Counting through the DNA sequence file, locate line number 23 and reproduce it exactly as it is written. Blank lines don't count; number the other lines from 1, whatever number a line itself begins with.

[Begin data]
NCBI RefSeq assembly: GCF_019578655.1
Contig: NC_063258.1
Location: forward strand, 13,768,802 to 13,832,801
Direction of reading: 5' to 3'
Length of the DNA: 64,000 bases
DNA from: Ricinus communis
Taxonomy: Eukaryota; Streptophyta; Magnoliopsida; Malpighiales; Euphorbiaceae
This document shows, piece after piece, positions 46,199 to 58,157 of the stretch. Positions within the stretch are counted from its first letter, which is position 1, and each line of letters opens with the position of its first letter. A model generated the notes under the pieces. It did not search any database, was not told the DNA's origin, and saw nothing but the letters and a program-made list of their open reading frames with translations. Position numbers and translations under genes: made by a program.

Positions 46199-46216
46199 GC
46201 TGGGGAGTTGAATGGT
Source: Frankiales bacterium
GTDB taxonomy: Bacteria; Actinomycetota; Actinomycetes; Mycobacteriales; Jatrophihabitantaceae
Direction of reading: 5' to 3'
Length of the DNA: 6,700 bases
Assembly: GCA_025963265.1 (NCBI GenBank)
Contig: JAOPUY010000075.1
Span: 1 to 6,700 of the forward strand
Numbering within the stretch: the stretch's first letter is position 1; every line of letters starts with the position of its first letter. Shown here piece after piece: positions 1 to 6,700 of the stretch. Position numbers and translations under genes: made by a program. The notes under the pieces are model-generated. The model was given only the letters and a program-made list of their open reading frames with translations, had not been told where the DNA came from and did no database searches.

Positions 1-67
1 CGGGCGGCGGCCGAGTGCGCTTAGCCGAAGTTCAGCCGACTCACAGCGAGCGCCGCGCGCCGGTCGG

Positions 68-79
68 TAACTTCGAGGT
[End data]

68 TAACTTCGAGGT